Each speaker was recorded in three different environments: a sound proof room, an office, and a cafeteria. The recordings were collected via microphone and mobile phone and averaged between 16-19 minutes. The data was verified for missing recordings, problems with the recording system or errors in the recording process.

King Saud University Arabic Speech Database is distributed on one hard disk.
2014 Subscription Members will receive a copy of this data provided that they have completed the User License Agreement. 2014 Standard Members may request a copy as part of their 16 free membership corpora.  Non-members may license this data for a fee.

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(3) NIST2012 Open Machine Translation (OpenMT) Progress Test Five Language Source was developed by NIST Multimodal Information Group. This release contains the evaluation sets (source data and human reference translations), DTD, scoring software, and evaluation plan for the OpenMT 2012 test for Arabic, Chinese, Dari, Farsi, and Korean to English on a parallel data set. The set is based on a subset of the Arabic-to-English and Chinese-to-English progress tests from the OpenMT 2008, 2009 and 2012 evaluations with new source data created by humans based on the English reference translation. The package was compiled, and scoring software was developed, at NIST, making use of newswire and web data and reference translations developed by the Linguistic Data Consortium  and the Defense Language Institute Foreign Language Center.

The objective of the OpenMT evaluation series is to support research in, and help advance the state of the art of, machine translation (MT) technologies -- technologies that translate text between human languages. Input may include all forms of text. The goal is for the output to be an adequate and fluent translation of the original. The 2012 task included the evaluation of five language pairs: Arabic-to-English, Chinese-to-English, Dari-to-English, Farsi-to-English and Korean-to-English in two source data styles. For general information about the NIST OpenMT evaluations, refer to the NIST OpenMT website.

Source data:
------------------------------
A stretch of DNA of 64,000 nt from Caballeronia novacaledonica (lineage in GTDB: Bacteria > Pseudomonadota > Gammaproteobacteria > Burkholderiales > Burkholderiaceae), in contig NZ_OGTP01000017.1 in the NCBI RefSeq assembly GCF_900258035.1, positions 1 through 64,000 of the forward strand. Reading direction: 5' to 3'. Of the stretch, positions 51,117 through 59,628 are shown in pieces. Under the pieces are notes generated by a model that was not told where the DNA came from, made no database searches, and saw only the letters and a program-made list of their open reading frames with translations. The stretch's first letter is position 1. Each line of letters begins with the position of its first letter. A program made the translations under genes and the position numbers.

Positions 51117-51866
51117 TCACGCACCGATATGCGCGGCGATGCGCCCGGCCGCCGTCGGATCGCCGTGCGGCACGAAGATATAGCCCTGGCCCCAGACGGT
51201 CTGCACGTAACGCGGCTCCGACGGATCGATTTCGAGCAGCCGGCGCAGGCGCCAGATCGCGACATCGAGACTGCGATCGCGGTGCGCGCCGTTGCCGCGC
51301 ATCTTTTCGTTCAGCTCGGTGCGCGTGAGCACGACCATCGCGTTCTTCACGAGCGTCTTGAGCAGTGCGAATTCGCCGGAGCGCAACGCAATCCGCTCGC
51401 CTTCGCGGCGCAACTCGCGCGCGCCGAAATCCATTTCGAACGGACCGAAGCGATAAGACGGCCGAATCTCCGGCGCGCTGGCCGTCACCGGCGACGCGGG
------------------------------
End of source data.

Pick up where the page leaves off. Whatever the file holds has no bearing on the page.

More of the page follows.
This evaluation kit includes a single Perl script (mteval-v13a.pl) that may be used to produce a translation quality score for one (or more) MT systems. The script works by comparing the system output translation with a set of (expert) reference translations of the same source text. Comparison is based on finding sequences of words in the reference translations that match word sequences in the system output translation.

This release consists of 20 files, four for each of the five languages, presented in XML with an included DTD. The four files are source and reference data in the following two styles:
  • English-true: an English-oriented translation this requires that the text read well and not use any idiomatic expressions in the foreign language to convey meaning, unless absolutely necessary.
  • Foreign-true: a translation as close as possible to the foreign language, as if the text had originated in that language.
NIST 2012 Open Machine Translation (OpenMT) Progress Test Five Language Source is distributed via web download.

2014 Subscription Members will automatically receive two copies of this data on disc. 2014 Standard Members may request a copy as part of their 16 free membership corpora.  Non-members may license this data for a fee.

Wednesday, January 15, 2014

LDC January 2014 Newsletter


New publications:


LDC Membership Discounts for MY 2014 Still Available

If you are considering joining LDC for Membership Year 2014 (MY2014), there is still time to save on membership fees. Any organization which joins or renews membership for 2014 through Monday, March 3, 2014, is entitled to a 5% discount on membership fees.  Organizations which held membership for MY2013 can receive a 10% discount on fees provided they renew prior to March 3, 2014.  For further information on pricing, please view our Invitation to Join for Membership Year 2014 announcement or contact LDC.

New Publications